There is libertarianism — with its debatable scope and definitions and borders — and then there is parody libertarianism, that is, the one where every business person is dubbed heroic, no matter how cronyistic they may be, and of course, where the Little Guy is squashed daily beneath the mighty, faceless feet of Making Money because no one cares; and so Government is Necessary.
Apropos of that inaccurate impression, those on the moderate left — the guiltiest when it comes to repeating it as gospel — should consider the following story.
The Mayor’s office of Green Bay, Wisconsin recently sent Catholic homeless shelter St. John the Evangelist a letter that says by allowing “too many people to stay at its overnight shelter” St. John is violating the terms of their building permit (they debate this).
The reason for the shelter’s sudden upswing in homeless people might just be that it’s December and December is cold. In fact, the shelter is only open in cold weather and is intended to be an emergency location for people who don’t have anywhere else to go. Nevertheless, as reported in this local Fox affiliate, the charity’s building is permitted to house 64 people, and 64 people it shall house and no more.
Libertarians are on occasion accused of trying to steal entertainment for their own ends. From The Hunger Games to Shindler’s List to just every dystopian tale of government run amok, sometimes folks — sometimes even other libertarians! — think we’re trying too hard to stick politics into pop culture where it just doesn’t belong.
But music is a big deal to people, almost as much so as political philosophy. Yet, if you want to put the two together for a soundtrack to state smashing, your choices are limited. You can either have to pick unsubtle, sugary-sweet ballads about Ron Paul, or you can have punk odes to leftist utopias or country odes to righteous warfare.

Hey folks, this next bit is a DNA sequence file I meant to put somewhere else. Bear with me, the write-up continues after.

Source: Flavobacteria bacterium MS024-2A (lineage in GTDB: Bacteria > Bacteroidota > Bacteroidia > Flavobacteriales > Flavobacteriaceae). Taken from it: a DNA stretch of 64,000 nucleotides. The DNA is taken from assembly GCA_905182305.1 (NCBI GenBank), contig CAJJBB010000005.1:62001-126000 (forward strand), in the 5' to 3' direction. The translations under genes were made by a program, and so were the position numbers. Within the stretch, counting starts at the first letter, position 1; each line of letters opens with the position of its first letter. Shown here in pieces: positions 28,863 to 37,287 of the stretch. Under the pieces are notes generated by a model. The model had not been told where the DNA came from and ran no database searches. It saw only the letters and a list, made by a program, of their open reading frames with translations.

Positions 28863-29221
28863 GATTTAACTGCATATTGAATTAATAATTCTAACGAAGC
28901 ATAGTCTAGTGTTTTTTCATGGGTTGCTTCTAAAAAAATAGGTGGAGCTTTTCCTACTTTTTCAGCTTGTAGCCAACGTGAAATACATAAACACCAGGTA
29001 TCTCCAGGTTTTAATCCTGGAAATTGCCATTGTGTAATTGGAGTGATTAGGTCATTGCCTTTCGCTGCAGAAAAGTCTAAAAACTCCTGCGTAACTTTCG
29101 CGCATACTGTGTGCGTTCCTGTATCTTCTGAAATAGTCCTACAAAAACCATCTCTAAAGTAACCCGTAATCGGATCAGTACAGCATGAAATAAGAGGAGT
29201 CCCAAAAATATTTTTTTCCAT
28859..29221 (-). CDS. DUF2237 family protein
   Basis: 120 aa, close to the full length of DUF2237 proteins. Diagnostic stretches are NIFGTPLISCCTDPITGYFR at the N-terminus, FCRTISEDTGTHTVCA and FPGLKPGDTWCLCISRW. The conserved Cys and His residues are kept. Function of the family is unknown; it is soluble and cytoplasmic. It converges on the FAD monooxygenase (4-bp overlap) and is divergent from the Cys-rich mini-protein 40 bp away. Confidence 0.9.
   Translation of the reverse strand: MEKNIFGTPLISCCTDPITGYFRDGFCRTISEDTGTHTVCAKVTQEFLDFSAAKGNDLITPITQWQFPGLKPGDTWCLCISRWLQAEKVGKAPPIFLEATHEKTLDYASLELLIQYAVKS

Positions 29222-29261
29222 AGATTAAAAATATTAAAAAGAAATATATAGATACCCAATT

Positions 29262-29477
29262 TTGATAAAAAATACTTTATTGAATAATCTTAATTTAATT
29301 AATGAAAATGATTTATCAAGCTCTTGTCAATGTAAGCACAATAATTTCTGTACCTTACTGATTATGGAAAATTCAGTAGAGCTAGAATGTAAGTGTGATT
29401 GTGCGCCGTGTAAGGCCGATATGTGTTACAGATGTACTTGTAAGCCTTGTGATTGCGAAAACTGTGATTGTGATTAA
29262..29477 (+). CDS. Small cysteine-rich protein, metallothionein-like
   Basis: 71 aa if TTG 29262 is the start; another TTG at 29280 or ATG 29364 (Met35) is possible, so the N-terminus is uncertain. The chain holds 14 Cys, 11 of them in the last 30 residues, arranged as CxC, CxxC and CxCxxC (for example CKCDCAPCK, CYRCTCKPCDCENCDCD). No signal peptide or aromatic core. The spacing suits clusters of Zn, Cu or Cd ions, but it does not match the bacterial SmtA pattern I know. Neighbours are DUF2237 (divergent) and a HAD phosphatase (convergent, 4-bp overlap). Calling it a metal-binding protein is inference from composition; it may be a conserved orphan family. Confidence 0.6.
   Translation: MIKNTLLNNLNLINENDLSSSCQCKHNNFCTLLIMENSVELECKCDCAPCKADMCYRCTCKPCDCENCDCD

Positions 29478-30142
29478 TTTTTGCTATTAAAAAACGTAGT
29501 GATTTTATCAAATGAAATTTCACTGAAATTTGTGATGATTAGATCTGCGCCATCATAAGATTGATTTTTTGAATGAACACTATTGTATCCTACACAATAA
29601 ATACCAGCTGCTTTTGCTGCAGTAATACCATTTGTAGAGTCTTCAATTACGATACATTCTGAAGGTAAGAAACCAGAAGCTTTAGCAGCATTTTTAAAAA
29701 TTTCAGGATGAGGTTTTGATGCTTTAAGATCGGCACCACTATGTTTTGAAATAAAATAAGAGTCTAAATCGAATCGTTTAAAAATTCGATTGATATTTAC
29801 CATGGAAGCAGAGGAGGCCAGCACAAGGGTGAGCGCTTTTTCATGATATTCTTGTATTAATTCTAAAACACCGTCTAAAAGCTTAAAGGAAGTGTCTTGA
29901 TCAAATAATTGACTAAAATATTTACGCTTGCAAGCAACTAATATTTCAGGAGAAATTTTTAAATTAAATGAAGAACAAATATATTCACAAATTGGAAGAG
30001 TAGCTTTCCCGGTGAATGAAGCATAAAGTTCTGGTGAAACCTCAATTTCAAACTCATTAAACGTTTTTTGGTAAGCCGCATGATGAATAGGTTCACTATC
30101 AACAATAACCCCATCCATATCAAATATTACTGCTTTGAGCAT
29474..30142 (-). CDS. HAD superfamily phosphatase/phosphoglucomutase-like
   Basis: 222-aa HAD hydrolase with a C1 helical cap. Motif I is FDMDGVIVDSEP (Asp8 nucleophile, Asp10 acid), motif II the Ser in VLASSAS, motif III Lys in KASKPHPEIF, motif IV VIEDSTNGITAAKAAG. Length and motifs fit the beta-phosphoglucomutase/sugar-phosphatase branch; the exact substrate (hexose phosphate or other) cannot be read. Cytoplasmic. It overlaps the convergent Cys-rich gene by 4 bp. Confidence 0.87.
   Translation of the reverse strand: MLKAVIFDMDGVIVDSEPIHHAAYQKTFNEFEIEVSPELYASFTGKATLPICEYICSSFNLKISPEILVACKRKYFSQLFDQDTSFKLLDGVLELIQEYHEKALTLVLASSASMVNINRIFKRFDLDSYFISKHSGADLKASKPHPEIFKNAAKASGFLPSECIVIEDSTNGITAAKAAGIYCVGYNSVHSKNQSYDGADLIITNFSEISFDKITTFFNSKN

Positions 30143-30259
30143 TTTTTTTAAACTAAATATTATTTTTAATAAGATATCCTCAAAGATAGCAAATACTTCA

Or, you can always pretend Objectivism is the same as libertarianism and go listen to some Rush.
But let’s get a little looser with the definitions. Maybe whatever song makes you feel like smashing the state in whatever way you do everyday, maybe that counts.
So here is my short list of some of my favorite songs, none of which were written by anyone who has ever read any Mises (I assume), and definitely none of which are rap battles
between Hayek and Keynes. But that’s okay, damn it. You don’t need it to contain lessons in sound monetary policy to feel like a song speaks to something libertarian.
- “Suspect Device” by Stiff Little Fingers; sample lyrics to sing loudly, but extra loudly during G-20 or other jackbooted thuggery life moments are “they take away our freedom/in the name of liberty/why can’t they all just clear off/why can’t they let us be? they make us feel indebted/for saving us from hell/and then they put us through it/ it’s time the baaaaaaaaaastards fell”
- “Riot Squad” by Cock Sparrer; “he’s in the riot squad/the shoot on sight squad”. Not so nice to the police.
- “Ain’t No Nobody’s Business If I Do” sung by Bessie Smith (and other folks); it’s pretty libertarian: “If I should take a notion, to jump into the ocean/Ain’t nobody’s business if I do.” Hell, it was even borrowed for the title of a book.
- “Copperhead Road” by Steve Earle; libertarian fantasy lyrics we shouldn’t admit: “now the DEA’s got a chopper in the air/I wake up screaming like I’m still over there/I learned a thing or two from Charlie don’t you know/you better stay away from Copperhead road”
- “Ain’t It Enough” by Old Crow Medicine Show; if only for “let the prison walls crumble and the borders all tumble”
- “See How We Are” by X; for “there are men lost in jail/crowded 50 to a room” and other problems of prison lyrics.
- “Ruby Ridge” by Peter Rowan; non-racist, non-heavy-handed look at that real human tragedy; “I got a wife and kids on Ruby Ridge/ please don’t shoot me down”
- “For An Old Kentucky Anarchist” by Erik Petersen of Mischief Brew and The Orphans; Just… do your own thing: “I never cared much for any government/ I got my Jesus for me when the time is right”
- “Fuck Tha Police” by NWA; shame about the sexism and homophobia, but: “searchin’ my car/lookin’ for the product/Thinkin’ every nigga is sellin’ narcotics” gets to the heart of what keeps lots of libertarians up late nights.
- “Washington Bullets” by The Clash; it scorns the U.S. and wretched lefty regimes with “N’ if you can find a Afghan rebel/That the Moscow bullets missed/Ask him what he thinks of voting Communist/Ask the Dalai Lama in the hills of Tibet/How many monks did the Chinese get?” [Keep reading…]